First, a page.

This week's blog is in memory of Moragh and Queenie but also in celebration of the staff and volunteers around me who come back to do this troublesome work week in, week out and all because they care so much. I'm very lucky indeed.

Saturday, 5 March 2011

Says it all for me

I hold my hands up! I've been avoiding my blog. To be honest I still don't want to be doing it now but it's like a commitment I've made to myself and now, having neglected it for nearly two weeks, I cannot hide from it any more!

There's only ever two reasons why I don't blog - I'm on holiday or I'm so damn well overwhelmed by everything that outside of work I just need to switch off and box it all away. Unfortunately it has been the work one that has caused me to not blog, and I'm feeling worse than ever if the truth be told.

Uppermost in my mind at the moment is the last, outstandingly horrible thing I dealt with, which was a continental giant rabbit yesterday. The words "unimaginable suffering" have been floating around in my head for the last 24 hours and I'm still feeling pretty teary about the state she was in. Now, I'll be the first to confess that my feelings are worsened by the fact that I am a rabbit obsessive and a giant rabbit obsessive at that, but even so, what that girl must have gone through is simply awful.

We called her 'Posh' and she had been found in a paddock in Cheshire. The only way she could have got there was by being thrown over a 6ft fence. How she was still alive, and not been eaten by foxes, is a miracle and suggest she wasn't there long; she had paralysis in her back legs (most likely neurological related) so she couldn't run away. If that wasn't bad enough, she had to weight bear on her front paws that had abscesses the size of plums. She had chronic mites and her ears were stripped bare and bleeding and she had puss truly dripping from her left eye. Her back paws were bald with thick scabs and coupled with the lack of urine scalding (rear end paralysis results in that) led us to conclude she had been kept on a bare mesh flooring for a long time. Mesh flooring is most commonly used when breeding.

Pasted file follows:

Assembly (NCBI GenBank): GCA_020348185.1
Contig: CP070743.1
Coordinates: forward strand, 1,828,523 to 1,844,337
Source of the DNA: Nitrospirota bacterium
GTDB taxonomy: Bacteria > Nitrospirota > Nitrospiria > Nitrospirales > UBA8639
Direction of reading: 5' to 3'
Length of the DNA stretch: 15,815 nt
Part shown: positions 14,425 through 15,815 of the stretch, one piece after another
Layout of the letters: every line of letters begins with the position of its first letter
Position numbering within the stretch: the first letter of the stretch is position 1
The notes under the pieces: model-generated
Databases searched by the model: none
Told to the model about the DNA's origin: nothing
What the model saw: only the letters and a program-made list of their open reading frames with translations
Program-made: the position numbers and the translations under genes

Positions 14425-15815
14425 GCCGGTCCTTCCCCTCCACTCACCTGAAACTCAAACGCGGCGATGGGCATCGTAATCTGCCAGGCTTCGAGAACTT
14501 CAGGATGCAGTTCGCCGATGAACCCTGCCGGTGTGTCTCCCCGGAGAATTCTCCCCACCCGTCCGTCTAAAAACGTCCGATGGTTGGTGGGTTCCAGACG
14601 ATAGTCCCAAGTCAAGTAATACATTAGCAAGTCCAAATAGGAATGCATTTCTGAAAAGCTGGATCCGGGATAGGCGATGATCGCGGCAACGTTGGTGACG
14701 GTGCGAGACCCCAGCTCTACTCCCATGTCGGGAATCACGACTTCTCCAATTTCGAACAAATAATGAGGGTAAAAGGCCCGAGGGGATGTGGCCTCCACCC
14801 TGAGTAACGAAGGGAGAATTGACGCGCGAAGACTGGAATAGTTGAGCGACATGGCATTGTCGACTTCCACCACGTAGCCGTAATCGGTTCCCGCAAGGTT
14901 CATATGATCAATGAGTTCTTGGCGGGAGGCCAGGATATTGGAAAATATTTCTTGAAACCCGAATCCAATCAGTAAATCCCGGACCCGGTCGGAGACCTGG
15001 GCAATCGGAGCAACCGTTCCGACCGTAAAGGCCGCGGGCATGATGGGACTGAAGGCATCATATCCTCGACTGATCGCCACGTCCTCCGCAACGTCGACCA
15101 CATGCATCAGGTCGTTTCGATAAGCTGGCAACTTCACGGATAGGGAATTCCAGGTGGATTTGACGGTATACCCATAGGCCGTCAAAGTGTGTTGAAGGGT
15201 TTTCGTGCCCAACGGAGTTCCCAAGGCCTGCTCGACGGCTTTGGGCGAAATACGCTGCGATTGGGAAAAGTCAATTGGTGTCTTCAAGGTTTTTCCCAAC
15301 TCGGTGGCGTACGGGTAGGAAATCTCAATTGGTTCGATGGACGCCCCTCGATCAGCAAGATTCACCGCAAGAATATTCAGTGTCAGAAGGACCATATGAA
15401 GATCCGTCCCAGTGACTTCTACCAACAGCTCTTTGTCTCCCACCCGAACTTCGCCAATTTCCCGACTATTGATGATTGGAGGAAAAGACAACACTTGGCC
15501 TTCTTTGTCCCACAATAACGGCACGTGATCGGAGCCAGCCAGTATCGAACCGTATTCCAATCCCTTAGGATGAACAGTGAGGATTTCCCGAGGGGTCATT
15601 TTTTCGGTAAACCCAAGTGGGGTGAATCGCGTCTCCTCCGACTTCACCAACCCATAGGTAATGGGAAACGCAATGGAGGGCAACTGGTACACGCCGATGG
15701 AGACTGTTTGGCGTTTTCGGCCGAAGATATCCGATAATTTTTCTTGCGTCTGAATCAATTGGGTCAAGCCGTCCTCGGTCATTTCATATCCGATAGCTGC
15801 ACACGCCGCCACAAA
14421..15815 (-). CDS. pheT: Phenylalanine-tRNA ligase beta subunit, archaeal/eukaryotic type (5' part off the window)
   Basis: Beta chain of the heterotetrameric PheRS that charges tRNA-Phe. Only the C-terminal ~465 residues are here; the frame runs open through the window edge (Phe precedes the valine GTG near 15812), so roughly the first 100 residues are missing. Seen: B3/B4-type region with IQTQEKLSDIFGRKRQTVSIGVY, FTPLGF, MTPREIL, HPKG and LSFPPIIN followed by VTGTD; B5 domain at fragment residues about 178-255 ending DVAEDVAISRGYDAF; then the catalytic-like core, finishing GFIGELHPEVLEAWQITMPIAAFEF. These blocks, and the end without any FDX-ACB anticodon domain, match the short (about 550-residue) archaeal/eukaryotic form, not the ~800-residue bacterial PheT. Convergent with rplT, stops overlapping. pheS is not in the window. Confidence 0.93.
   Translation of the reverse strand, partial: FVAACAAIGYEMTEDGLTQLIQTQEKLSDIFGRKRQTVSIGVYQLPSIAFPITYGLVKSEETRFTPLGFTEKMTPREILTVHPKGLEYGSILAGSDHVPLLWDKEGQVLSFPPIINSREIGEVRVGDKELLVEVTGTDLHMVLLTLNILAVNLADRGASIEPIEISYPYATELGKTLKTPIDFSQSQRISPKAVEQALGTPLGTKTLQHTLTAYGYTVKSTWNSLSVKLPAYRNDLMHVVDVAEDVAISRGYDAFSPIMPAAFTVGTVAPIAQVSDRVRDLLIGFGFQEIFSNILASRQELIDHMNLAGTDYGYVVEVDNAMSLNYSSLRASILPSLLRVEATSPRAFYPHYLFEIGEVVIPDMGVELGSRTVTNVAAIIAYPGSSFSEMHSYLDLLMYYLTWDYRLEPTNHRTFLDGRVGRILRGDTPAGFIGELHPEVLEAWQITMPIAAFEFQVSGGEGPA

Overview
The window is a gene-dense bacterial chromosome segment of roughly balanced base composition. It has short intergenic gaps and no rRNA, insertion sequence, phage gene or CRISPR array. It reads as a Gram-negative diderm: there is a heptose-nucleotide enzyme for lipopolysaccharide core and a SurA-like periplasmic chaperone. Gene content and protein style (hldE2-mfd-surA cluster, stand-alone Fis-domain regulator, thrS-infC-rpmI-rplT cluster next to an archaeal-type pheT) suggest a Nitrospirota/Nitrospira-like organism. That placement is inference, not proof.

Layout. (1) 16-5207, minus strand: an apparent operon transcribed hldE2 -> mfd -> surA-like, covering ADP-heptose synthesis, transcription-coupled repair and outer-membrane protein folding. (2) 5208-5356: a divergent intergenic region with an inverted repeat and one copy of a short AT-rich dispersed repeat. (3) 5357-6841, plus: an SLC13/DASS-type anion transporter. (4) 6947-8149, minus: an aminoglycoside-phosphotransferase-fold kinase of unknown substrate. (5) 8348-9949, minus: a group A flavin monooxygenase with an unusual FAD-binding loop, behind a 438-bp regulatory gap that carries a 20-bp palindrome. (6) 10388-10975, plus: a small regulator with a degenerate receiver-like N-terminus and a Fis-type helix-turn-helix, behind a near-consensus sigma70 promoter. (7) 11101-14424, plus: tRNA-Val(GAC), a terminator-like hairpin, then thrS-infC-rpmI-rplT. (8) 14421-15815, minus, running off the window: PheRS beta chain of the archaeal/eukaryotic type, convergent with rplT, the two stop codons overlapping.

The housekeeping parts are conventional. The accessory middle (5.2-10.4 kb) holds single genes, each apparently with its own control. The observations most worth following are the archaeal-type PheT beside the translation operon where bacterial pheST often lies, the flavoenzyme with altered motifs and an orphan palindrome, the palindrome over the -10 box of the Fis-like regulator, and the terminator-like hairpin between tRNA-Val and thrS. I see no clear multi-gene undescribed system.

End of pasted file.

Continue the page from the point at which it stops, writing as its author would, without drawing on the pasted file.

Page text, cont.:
The pain that girl went through each time she raised herself up off her belly must have been unbearable, and she had clearly been like that for some time. I really hope that whoever did this to her will reap what they sow one day. Making her suffer like that is revolting in itself but to 'throw her away' is so horribly cruel too.

Even though we only spent a short while with her, Posh was a lovely natured rabbit. Despite being severely disabled and not even knowing us she was up for attention and actively moved towards us whenever she could to get it and then sat there very happily whilst we stroked her. Needless to say we euthanized Posh, and whilst it was unequivocally the right thing to do, I remain deeply affected by her level of suffering. I just don't understand why people don't get that rabbits deserve better.